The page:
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Should Starbucks slow down?
In response to quality complaints, the company is ordering baristas to brew each cup less hastily. Will the result be tastier lattes or just longer lines?
Starbucks baristas have been ordered to focus on quality over quantity.
Starbucks baristas have been ordered to focus on quality over quantity.
Corbis
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acing complaints that its coffee crafting has become an assembly-line production, Starbucks is ordering its baristas to slow down. Starting next month, they will make no more than two drinks at a time, and steam milk for each individual drink rather than by the pitcher — all to ensure "the quality of the beverage in taste, temperature and appearance." One employee tells The Wall Street Journal that the new policy has "doubled the amount of time it takes to make drinks in some cases," but the company insists the plan will ultimately lead to quicker, hotter, fresher fare. Really? (Watch a local report about slowing down at Starbucks)

What a bad idea: While the company claims that the new mocha mandates will eventually speed up the caffeine-procuring process, we're doubtful, says Paula Forbes at Eater. It's quite "probable" that the new policy will "lead to longer lines, crankier customers, and invariably, you being late for something." This all "seems like backwards logic to us...."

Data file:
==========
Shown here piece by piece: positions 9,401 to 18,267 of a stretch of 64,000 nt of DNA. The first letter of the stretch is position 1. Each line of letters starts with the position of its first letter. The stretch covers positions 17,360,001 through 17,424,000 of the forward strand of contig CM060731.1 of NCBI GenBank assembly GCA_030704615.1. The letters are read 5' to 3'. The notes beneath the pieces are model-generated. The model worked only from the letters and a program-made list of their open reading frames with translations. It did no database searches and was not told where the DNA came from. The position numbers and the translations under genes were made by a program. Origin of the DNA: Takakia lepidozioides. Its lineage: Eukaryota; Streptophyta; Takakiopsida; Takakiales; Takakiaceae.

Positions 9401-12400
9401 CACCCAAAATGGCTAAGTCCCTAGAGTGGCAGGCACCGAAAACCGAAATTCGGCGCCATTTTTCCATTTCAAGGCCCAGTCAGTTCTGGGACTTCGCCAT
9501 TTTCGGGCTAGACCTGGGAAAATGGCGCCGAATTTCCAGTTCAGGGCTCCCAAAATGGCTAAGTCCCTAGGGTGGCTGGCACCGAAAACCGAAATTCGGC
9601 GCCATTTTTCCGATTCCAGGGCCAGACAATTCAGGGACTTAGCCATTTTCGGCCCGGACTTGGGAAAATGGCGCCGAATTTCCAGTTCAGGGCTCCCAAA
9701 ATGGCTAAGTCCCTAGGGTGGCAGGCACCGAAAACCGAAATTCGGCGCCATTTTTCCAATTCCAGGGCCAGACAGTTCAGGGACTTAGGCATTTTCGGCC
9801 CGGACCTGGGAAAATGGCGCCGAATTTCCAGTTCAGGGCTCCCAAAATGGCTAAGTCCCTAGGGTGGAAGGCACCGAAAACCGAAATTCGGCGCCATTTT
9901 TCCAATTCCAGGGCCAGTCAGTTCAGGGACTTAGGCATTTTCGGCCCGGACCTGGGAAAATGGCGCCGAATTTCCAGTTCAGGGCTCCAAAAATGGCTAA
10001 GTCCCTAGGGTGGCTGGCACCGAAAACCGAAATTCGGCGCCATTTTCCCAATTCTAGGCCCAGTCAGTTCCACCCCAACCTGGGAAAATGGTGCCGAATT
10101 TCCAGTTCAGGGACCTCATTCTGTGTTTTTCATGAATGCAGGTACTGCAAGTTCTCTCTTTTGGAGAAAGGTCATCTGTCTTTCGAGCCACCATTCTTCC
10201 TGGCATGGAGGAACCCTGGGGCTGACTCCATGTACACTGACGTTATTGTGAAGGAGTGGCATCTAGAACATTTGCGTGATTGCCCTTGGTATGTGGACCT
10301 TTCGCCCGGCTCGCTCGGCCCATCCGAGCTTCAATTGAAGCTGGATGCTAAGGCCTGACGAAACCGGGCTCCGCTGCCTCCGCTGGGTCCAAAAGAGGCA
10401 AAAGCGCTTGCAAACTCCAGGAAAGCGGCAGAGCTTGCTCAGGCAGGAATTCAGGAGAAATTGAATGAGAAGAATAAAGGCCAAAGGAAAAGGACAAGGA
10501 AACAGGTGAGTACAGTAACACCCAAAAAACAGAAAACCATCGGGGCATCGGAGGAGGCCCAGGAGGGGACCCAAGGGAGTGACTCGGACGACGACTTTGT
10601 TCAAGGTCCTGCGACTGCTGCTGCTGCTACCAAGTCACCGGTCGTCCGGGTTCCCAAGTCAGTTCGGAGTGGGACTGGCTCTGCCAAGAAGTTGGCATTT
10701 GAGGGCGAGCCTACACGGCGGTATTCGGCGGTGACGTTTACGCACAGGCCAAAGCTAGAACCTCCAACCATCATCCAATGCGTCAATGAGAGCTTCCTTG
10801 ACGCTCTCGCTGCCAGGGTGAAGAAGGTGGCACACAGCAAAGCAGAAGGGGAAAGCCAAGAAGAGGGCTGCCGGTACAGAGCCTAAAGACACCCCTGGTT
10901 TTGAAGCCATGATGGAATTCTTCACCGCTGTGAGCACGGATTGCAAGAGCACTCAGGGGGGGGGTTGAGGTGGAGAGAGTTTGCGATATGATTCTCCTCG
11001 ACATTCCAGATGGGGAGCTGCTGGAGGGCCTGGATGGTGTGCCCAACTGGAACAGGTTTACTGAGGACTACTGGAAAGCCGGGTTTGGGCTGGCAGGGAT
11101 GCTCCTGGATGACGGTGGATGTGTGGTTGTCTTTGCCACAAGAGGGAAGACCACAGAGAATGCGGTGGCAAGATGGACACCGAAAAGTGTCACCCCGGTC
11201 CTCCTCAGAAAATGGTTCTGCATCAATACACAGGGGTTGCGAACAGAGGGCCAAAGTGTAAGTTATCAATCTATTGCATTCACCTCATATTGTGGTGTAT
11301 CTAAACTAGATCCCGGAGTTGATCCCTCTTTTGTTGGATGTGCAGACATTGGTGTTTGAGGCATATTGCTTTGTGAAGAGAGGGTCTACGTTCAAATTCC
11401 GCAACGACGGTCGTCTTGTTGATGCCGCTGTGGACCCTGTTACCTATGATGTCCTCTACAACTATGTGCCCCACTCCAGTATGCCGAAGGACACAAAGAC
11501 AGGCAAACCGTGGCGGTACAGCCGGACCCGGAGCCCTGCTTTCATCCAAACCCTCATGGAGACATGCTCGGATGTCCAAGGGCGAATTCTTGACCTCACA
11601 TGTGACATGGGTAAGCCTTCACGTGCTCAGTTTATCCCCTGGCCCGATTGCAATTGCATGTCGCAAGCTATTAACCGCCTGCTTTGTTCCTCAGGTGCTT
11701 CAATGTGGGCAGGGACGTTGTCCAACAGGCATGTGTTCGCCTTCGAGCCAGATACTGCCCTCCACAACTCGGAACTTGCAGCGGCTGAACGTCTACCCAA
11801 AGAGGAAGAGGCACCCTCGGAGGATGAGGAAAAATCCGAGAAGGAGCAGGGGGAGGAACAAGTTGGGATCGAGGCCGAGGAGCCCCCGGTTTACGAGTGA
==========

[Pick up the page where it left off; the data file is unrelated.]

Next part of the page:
"Starbucks baristas too fast, told to slow down"

Yes, slower could be better: "If it means a better quality drink more consistently delivered," says April Taylor at The Motley Fool, this may be just what the company needs. In 2003, McDonald's resuscitated its brand by stepping back and focusing on food quality, and Starbucks could do the same. "It seems to be on the right track."
"3 reasons a slower Starbucks is better"

But what do people really want from the Starbucks brand: Slowing down the process "isn't such a bad idea in theory," says Kim Conte at The Stir. The traditional Italian espresso-bar experience can be "exciting and theatrical" but the reality is that "people go to Starbucks out of habit and because they want their coffee in a hurry — not because they want to see a good show...."
"Starbucks baristas told to be as inefficient as possible"

And local, independent coffee shops will always be superior: My local Starbucks feels like a "glorified McDonald's" says Steve Knox in The Janesville Gazette. The coffee company got too big, too fast, and it's too late to reverse the damage. "Sorry Starbucks... Even with your time studies and your strong stock price, the local coffee shops have maintained a nice, quiet niche. A niche that might get a bit larger once impatient Starbucks customers walk out and give another place a shot."
"Starbucks is too slow at slowing the pace"

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